Monday, April 16, 2012

You Get What You Pay For: Free Apps Aren't Quite so Free

Ever wonder why your smartphone can hardly make it through the day without being recharged?  Abhinav Pathak, a computer scientist at Purdue University, set out to discover what consumes all that smartphone battery power.  The results are stunning - it turns out those "free Apps," such as Angry Birds, New York Times, and Facebook consume more battery power than other Apps.  The reason:  these Apps consume a lot of overhead serving up ads.  Pathak found that once  these Apps were opened, the Apps were continually sending the user's geo-location data back and forth to the server in order to provide location-aware advertisements.  For example, when running Angry Birds, only 20 percent of the total consumed energy was used to run the game, the rest was overhead spent sending ad and user data to and from the server.  Maybe free is not always free.

Read the article.

Reduce, Reuse, Recycle: Doing Good Through Entrepreneuring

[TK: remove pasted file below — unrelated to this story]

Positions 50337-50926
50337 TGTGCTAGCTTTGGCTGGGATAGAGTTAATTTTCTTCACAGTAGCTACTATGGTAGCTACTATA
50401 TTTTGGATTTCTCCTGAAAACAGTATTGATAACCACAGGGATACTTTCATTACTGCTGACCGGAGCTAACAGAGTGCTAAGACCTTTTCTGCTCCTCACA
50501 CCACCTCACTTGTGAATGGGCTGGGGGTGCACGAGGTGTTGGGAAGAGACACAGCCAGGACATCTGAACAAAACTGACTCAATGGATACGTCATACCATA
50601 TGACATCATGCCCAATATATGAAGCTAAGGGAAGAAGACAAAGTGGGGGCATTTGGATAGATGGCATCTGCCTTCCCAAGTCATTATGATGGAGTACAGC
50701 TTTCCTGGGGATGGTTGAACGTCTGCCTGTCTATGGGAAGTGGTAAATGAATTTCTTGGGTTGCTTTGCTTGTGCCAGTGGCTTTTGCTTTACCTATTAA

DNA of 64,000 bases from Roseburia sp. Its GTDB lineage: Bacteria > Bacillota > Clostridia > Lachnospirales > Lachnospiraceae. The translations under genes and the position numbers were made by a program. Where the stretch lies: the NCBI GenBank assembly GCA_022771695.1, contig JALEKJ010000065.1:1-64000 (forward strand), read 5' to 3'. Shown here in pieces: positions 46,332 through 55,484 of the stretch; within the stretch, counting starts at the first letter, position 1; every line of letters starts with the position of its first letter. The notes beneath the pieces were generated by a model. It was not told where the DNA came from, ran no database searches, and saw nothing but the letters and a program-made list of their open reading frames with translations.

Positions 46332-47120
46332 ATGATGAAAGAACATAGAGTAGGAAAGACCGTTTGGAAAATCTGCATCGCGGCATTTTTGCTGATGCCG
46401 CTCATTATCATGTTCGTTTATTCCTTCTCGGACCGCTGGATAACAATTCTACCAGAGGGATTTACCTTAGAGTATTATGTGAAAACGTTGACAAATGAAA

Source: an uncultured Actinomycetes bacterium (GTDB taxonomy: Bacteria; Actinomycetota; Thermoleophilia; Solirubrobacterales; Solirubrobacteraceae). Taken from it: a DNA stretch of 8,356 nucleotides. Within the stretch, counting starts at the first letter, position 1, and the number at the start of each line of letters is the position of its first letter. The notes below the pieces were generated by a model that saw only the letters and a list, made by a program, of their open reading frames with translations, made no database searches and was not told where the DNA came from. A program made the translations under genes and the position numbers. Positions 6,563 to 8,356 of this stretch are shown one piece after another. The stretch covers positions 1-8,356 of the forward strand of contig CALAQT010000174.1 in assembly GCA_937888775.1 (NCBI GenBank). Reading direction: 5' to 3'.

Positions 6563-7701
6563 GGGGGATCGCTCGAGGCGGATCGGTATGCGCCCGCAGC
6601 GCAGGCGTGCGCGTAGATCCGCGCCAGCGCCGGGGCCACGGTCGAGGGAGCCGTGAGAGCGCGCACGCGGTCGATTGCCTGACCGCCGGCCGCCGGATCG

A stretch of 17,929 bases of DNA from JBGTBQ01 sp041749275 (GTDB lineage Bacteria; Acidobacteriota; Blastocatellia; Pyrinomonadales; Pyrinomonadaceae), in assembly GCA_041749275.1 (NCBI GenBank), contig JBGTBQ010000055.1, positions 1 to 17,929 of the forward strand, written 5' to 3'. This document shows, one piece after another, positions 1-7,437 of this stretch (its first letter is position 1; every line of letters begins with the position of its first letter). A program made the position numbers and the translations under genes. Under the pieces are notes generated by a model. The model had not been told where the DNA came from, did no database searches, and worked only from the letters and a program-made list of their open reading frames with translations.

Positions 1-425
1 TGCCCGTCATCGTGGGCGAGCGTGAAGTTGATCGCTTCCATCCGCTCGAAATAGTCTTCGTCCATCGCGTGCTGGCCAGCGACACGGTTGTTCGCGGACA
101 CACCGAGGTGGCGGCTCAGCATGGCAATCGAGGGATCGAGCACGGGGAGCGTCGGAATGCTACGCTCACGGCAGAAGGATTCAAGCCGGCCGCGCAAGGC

Behind every new iPad, Android phone, plasma TV, or fancy new laptop is a stream of obsolete electronics which might ultimately end up in landfills.  Technology gadgets contain hazardous chemicals and proper disposal of them is a sensitive topic.  There are electronics recycling companies, but many of them engage in less than ethical practices by dumping the toxic devices in remote places.  Jason Li, a 15-year-old high school sophomore, has started his own business to help people get rid of their old electronics in a safe and environmentally friendly way.  He purchases used electronics, fixes them if necessary, and then resells them on eBay.  He thereby extends the life of these devices and also reduces environmentally toxic waste.  Devices that are beyond repair are taken to a certified recycling center.  Just goes to show that one can make money by doing good.